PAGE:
The Out-of-Towner (Extended Episode): SNL's Will Forte guest-stars as Chuck, an out-of-town league member who was Pete's former wingman and is now a recovering alcoholic. The guys have a "reverse intervention" for him that ends with everyone deliriously high on coke. Meanwhile, the tries-too-hard clotheshorse Andre is dressed "like a Deadwood character at a Justin Beiber concert," and Taco goes on a diet of Slim Jims, gummi bears, and artificial sweetener packets.
The Light of Genesis: Ruxin joins the Light of Genesis cult to get trading tips—their "one clean vice" is fantasy football—and Kevin's Krav Maga class turns uncomfortably sexual when his trainer starts hitting on him in more ways than one. We also learn that Jenny has a tattoo that says "Pleasure Chest" on her hipbone, and she unwisely goes to Andre to get it removed.
The Guest Bong: An iPhone auto-correct error sends district attorney Kevin into hiding when a former felon he put away for two years comes back into his life. (The perpetually high Taco makes this much worse by showing up with a bong made from handgun.) Ruxin tests his firm's HR department with his grotesquely depraved e-mail video attachments, and Pete gets a new girlfriend who wants to fiddle with his fantasy league lineup. "This is like fifth base for us," he says as she has her way with his team.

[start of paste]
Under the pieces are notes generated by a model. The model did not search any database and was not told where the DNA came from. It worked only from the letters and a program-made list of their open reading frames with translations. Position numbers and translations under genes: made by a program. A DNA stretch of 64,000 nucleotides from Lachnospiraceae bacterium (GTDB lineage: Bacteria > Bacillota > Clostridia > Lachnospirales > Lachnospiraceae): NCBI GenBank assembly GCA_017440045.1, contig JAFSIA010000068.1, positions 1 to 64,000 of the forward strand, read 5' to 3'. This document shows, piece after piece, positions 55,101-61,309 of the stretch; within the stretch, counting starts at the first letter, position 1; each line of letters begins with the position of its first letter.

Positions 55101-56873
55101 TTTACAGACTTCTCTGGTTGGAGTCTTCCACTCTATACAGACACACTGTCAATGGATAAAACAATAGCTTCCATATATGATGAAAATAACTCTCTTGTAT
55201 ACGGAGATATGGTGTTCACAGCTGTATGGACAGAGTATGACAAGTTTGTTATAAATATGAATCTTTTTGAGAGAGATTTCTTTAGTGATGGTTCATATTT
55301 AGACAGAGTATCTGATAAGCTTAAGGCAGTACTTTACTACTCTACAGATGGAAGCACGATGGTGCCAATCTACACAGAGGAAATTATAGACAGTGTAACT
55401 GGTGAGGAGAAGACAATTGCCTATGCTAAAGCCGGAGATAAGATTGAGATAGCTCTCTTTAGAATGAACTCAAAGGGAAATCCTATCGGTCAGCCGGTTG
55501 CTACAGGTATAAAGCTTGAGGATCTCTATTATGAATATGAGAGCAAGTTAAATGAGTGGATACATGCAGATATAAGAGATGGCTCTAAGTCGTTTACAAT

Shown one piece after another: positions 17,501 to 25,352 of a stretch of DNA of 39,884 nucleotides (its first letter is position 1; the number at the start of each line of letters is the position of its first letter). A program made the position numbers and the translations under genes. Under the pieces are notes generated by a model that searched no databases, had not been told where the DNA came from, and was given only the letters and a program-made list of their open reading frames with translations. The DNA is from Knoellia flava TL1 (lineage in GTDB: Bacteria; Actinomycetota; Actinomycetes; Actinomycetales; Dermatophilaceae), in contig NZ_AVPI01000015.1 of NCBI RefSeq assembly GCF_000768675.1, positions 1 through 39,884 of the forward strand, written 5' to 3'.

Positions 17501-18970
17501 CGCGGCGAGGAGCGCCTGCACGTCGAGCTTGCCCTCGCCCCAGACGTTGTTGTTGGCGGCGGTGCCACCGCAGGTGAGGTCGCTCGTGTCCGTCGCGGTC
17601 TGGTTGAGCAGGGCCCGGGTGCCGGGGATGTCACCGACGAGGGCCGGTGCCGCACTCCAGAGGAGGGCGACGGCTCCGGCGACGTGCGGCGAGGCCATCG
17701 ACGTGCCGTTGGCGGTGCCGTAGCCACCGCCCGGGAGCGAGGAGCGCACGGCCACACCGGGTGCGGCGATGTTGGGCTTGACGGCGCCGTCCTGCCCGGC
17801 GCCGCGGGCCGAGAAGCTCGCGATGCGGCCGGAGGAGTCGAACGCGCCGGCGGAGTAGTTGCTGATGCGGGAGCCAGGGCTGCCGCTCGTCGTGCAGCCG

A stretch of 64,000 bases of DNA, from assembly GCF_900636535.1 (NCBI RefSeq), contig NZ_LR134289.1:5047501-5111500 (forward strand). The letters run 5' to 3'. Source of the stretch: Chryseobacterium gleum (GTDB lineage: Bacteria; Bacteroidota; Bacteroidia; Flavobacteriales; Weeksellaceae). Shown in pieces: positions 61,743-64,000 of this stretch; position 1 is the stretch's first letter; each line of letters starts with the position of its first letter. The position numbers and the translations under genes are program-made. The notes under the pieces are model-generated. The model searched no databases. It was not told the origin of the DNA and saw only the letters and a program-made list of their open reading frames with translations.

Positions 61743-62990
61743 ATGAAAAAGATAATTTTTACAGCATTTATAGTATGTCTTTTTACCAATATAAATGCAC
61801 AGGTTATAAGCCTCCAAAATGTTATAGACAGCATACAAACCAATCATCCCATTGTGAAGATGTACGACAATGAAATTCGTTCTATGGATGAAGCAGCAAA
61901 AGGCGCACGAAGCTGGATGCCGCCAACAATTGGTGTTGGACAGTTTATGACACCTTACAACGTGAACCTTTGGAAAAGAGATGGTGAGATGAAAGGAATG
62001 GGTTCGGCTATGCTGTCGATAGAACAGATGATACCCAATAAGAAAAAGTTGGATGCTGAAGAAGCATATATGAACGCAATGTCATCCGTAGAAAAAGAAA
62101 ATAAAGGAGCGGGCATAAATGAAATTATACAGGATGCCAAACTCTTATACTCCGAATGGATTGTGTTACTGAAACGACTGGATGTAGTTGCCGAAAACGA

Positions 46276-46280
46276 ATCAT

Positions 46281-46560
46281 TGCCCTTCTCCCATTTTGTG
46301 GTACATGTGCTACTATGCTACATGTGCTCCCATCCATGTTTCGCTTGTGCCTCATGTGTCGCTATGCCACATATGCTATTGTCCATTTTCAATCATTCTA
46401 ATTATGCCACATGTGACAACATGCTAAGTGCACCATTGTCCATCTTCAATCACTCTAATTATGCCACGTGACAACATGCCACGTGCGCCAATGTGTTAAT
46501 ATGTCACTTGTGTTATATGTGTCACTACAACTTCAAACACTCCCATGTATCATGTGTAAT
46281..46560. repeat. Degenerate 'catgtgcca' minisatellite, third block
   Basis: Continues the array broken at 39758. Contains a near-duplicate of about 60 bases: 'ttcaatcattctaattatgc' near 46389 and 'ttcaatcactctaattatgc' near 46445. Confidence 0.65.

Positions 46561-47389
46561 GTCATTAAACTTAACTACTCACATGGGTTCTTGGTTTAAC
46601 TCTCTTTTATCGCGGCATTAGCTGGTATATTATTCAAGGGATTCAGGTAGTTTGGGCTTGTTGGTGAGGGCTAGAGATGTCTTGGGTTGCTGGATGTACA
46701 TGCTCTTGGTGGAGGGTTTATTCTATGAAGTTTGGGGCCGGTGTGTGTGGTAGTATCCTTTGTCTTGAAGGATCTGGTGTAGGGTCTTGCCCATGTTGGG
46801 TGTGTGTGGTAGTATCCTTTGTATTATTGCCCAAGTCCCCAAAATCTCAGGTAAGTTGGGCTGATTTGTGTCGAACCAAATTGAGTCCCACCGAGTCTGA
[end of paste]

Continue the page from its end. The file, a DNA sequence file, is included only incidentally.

St. Pete (Extended Episode): Consider this the first part of a two-part finale. "St. Pete" decides to drag Ruxin down with him into the "Sacko Bowl"—the tourney for losers—and when Rux discovers that the guys screwed him over at the beginning of the season, he flips out and quite literally has a stroke, sending him to the hospital with a paralyzed left side. Kevin also proposes a bet to Jenny; if he wins the Shiva Bowl—and he never has before—they're going to have a second kid. If this description doesn't strike you as particularly funny, it's because this episode, aside from some decent one-liners, is one of the weaker this season.